Bronchoscopic diagnosis of pulmonary infiltrates in granulocytopenic patients with hematologic malignancies: BAL versus PSB and PBAL.
ABSTRACT Treatment of patients with hematologic malignancies is often complicated by severe respiratory infections. Bronchoscopy is generally to be used as a diagnostic tool in order to find a causative pathogen.
In a prospective study the combination of protected specimen brush (PSB) and protected bronchoalveolar lavage (PBAL) was compared with bronchoalveolar lavage (BAL) for evaluated feasibility and diagnostic yield in granulocytopenic patients with hematologic malignancies and pulmonary infiltrates.
All specimens from 63 bronchoscopic procedures (35 BAL and 28 PSB-PBAL) were investigated by cytological examination and various microbiological tests. If clinically relevant and feasible, based on the clinical condition and/or the presence of thrombocytopenia, lung tissue samples were obtained.
The majority of the 58 included patients were diagnosed as having acute myeloid leukaemia and developed a severe neutropenia (BAL-group: 27 days; PSB-PBAL group: 30 days). Microbiological and cytological examination of 63 bronchoscopic procedures (35 BAL and 28 PSB-PBAL) yielded causative pathogens in 9 (26%) patients of the BAL-group and 8 (29%) patients of the PSB-PBAL group (PSB and PBAL 4 each). Aspergillus fumigatus was the pathogen most frequently (13%) detected. Using all available examinations including the results of autopsy, a presumptive diagnosis was established in 43% of the patients in the BAL group and 57% of those in the PSB-PBAL group; in these cases microbial aetiology was correctly identified in 67% and 57%, respectively. The complication rate was of these procedures were low, and none of the patients experienced serious complications due to the invasive techniques.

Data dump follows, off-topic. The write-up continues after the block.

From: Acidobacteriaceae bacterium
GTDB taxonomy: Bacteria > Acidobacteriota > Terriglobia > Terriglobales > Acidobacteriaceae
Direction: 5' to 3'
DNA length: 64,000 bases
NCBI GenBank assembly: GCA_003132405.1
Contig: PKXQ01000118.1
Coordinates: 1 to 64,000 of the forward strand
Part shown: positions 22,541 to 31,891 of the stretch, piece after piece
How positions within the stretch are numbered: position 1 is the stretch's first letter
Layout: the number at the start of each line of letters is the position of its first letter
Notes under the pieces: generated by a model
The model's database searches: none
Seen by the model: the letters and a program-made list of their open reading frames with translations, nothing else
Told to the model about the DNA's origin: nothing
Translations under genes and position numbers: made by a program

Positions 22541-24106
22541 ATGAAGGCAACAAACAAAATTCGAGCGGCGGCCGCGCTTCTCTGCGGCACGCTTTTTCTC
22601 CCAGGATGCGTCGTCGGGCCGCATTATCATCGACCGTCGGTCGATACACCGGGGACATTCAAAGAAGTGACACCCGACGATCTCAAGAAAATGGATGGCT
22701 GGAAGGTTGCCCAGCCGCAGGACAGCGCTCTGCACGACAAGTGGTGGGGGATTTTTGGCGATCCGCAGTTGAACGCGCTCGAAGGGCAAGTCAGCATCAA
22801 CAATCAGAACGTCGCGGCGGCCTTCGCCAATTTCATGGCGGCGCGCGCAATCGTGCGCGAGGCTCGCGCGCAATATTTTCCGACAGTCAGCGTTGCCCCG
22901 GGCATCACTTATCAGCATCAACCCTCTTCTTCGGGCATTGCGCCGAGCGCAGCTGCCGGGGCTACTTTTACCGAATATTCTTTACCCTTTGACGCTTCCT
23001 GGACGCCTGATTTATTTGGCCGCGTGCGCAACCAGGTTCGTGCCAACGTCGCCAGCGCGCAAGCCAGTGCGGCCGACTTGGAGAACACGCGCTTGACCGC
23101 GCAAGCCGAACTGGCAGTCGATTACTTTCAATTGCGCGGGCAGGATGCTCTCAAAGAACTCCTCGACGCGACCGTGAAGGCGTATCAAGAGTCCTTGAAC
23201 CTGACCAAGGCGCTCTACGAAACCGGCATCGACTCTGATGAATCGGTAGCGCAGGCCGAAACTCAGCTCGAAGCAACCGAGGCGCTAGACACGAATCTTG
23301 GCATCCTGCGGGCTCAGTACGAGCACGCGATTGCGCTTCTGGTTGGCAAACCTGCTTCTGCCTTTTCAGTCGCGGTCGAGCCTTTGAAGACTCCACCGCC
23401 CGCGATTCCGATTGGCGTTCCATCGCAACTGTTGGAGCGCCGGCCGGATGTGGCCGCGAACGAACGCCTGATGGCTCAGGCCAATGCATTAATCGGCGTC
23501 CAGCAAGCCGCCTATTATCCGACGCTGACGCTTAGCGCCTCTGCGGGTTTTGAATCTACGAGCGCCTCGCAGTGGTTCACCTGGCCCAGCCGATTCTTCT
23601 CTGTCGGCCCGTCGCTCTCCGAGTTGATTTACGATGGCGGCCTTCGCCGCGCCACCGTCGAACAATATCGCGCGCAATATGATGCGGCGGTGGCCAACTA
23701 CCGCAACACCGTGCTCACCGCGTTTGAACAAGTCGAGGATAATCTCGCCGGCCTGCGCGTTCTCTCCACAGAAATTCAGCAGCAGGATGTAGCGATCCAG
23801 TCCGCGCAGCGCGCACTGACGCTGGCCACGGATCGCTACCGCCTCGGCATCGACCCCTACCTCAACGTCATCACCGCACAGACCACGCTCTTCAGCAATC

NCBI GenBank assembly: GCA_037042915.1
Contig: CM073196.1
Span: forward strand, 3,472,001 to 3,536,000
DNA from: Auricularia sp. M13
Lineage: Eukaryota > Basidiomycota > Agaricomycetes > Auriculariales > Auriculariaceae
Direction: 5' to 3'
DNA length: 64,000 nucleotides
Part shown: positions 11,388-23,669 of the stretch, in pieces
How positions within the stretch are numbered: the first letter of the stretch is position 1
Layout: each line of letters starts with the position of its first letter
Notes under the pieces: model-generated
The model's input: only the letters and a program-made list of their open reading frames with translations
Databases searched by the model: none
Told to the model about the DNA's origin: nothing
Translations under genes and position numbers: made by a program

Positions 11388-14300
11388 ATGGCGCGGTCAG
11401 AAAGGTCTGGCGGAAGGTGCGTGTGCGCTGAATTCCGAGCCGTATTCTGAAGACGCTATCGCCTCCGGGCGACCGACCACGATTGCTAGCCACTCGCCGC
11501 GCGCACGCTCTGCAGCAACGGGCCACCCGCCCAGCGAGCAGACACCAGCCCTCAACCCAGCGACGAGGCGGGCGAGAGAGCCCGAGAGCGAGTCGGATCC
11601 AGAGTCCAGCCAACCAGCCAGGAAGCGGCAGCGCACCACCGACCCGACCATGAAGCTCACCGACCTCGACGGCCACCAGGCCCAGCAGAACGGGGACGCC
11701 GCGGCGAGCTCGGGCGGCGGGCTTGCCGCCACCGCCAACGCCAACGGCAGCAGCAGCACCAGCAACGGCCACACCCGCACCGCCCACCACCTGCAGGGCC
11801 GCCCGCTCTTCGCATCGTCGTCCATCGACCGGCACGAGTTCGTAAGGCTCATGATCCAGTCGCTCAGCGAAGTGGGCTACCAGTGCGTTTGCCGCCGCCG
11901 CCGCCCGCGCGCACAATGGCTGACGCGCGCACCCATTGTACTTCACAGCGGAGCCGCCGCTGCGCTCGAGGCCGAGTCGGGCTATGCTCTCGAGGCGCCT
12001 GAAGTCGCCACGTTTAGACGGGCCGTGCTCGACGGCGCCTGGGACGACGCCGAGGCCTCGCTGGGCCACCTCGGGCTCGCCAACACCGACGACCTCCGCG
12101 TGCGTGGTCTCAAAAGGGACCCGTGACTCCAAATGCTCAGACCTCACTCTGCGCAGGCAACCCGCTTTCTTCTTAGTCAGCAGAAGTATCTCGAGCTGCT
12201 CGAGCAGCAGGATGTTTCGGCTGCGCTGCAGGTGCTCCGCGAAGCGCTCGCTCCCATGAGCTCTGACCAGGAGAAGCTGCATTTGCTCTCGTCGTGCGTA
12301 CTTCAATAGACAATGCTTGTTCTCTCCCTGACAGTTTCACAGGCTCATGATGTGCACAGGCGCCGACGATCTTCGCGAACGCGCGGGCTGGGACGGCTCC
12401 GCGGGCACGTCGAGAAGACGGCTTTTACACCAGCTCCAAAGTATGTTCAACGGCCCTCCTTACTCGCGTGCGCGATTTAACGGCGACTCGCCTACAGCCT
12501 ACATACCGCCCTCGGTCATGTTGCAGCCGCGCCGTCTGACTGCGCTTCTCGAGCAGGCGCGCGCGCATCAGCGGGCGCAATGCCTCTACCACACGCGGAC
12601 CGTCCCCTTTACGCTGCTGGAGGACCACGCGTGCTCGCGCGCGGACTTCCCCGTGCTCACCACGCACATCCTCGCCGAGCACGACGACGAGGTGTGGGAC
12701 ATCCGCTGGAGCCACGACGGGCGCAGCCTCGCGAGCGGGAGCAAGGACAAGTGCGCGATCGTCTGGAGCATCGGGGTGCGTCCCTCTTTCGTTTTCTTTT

Our results showed that modern bronchoscopic techniques such as PSB and PBAL did not yield better diagnostic results compared to BAL in granulocytopenic patients with hematologic malignancies and pulmonary infiltrates. In approximately half of the cases a presumptive diagnosis was made by bronchoscopic procedures.